More than anything, Dzhokhar wanted to be popular, according to those who knew him in Cambridge, home of Harvard University and Massachusetts Institute of Technology, a city where students and academics mix easily with blue-collar workers and recent immigrants.
Friends and acquaintances say he laughed at everyone’s jokes. He tried hard to get along with everybody. He used the word “dude.” He liked hip hop. He was cheery, nervous and socially awkward — but not in a way that made people uncomfortable. And he didn’t talk about politics much.
“Seriously, he was so, so normal, no accent, an all-American kid in every measurable sense of the word,” said Nate Mann, 20, who was in the class above the younger Tsarnaev at Cambridge Rindge & Latin School.
The older brother, who was known as Timmy, appeared to be less social.
“I don’t have a single American friend,” Tamerlan was quoted as saying in a 2010 profile in “The Comment” magazine, published by Boston University’s School of Communications. “I don’t understand them.”
Luis Vasquez, a 25-year-old youth counselor who went to school with Tamerlan and lives two blocks away from the Tsarnaev house, remembers him differently.
“He was just a big friendly giant,” Vasquez said. “He had a sense of humor.”
Tamerlan had a wife, Katherine Russell, and a young daughter. His aunt said he was “very happy” about his child.
“We cannot begin to comprehend how this horrible tragedy occurred,” the Russell family said in a statement. “In the aftermath of the Patriot’s Day horror, we know that we never really knew Tamerlan Tsarnaev. Our hearts are sickened by the knowledge of the horror he has inflicted.”
Tamerlan had been a part-time accounting student at Bunker Hill Community College in Boston. He was enrolled there for three semesters — fall 2006, spring 2007 and fall 2008.
“He wasn’t even close” to getting a degree, said Patricia Brady, a spokeswoman for the college.
After winning a Golden Gloves amateur boxing competition in nearby Lowell, Massachusetts, in 2004, Tamerlan told the local newspaper, “I like the USA. … America has a lot of jobs.
“That’s something Russia doesn’t have. You have a chance to make money here if you are willing to work.”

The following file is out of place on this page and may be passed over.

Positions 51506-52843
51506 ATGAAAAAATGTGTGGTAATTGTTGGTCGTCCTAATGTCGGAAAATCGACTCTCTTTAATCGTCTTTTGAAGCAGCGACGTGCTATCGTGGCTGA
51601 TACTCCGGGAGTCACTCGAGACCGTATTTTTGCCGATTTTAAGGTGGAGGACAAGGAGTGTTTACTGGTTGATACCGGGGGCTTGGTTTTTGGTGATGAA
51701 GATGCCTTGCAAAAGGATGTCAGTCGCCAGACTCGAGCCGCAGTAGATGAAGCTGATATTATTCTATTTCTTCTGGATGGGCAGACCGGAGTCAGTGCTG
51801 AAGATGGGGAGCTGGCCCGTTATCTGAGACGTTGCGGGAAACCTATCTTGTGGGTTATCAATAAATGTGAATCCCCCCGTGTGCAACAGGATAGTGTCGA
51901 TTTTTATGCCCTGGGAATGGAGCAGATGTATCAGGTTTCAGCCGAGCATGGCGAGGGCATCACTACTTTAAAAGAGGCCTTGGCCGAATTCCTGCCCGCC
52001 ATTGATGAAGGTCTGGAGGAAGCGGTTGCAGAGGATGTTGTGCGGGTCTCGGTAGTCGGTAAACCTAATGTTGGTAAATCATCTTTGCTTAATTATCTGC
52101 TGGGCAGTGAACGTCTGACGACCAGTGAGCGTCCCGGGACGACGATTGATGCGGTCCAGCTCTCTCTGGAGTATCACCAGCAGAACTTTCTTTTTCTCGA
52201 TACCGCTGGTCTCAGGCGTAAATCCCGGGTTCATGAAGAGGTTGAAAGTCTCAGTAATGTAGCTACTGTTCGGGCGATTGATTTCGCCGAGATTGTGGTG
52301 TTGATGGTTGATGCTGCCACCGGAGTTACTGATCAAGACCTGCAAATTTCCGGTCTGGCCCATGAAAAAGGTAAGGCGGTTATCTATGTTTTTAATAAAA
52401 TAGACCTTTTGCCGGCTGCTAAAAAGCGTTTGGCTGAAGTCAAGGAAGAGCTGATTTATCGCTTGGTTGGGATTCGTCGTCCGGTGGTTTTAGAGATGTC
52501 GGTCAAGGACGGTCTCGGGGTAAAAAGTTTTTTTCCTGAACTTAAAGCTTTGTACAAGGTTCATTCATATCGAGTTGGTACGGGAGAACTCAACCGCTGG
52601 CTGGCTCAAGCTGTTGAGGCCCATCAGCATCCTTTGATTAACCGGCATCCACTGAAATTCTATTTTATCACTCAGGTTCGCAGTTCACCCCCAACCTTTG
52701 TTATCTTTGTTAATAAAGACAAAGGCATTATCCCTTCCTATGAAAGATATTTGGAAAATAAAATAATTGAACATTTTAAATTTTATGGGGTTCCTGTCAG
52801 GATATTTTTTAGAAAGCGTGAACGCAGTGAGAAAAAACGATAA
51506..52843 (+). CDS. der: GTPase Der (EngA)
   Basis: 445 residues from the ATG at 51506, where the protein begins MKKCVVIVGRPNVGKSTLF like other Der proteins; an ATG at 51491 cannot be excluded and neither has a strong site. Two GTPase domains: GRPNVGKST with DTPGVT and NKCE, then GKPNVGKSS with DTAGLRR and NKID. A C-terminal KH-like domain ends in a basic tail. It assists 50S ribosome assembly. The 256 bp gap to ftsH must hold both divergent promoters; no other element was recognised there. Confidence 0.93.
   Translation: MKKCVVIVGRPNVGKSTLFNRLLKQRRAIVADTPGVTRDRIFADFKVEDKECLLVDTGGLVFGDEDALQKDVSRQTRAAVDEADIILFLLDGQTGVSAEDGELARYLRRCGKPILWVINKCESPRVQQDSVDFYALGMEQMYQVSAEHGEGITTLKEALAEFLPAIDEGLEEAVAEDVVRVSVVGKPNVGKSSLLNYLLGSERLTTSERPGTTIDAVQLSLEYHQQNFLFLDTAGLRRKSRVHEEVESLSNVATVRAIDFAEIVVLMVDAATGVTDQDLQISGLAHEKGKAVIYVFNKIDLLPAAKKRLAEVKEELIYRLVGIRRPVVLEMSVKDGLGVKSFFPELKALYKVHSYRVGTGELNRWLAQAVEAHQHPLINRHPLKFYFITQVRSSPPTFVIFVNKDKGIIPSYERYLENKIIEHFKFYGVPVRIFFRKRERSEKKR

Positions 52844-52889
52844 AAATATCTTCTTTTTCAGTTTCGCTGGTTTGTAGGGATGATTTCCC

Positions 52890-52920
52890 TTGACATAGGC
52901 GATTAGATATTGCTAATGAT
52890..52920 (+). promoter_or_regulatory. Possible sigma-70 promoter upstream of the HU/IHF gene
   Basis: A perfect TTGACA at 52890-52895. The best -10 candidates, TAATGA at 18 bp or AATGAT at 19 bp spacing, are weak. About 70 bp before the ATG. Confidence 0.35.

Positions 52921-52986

Tamerlan was quoted in “The Comment” magazine as saying he wanted to participate in the Olympics and would “rather compete for the U.S. than Russia” if he could not represent an independent Chechnya.
He neither smoked nor drank, and said “God said no alcohol,” according to the magazine’s profile of the amateur boxer.
Those who knew the younger brother painted a picture of a youth who bore none of the telltales of an immigrant: Dzhokhar had virtually no accent. He dressed in sweats and a sweatshirt. He did not hang with anybody in the school’s Muslim circle.
The brothers’ public high school, Cambridge Rindge and Latin, is one of the most diverse in the country, its student body ranging from the children of immigrants to those of Harvard professors.
It counts actors Matt Damon and Ben Affleck, poet E.E. Cummings and basketball star Patrick Ewing among its alumni.
“I always sympathized with him because he was, I’d say, a kid that just really wanted to be accepted,” said Taylor Conlin, who played on the Rindge lacrosse team with Dzhokhar. “He did it in a very humble way, but he just tried to hang out with the cool kids.”
Former classmates were astonished to hear that “sweet, considerate” Dzhokhar, who later enrolled at the University of Massachusetts at Dartmouth, could have been involved in the explosions.
“He was the typical Rindge kid to us, actually a lot nicer than we were, and quieter,” said Mann. “But obviously he had secrets.”
Reporting by Edith Honan, Peter Graff, Ben Berkowitz, Stephanie Simon, Michelle Conlin, Lisa Schwartz, Emily Flitter and Mark Hosenball; research by Barclay Walsh and Carolyn Wilder; writing by Ian Simpson and Frank McGurty; editing by Tiffany Wu, Mary Milliken and Frances Kerry.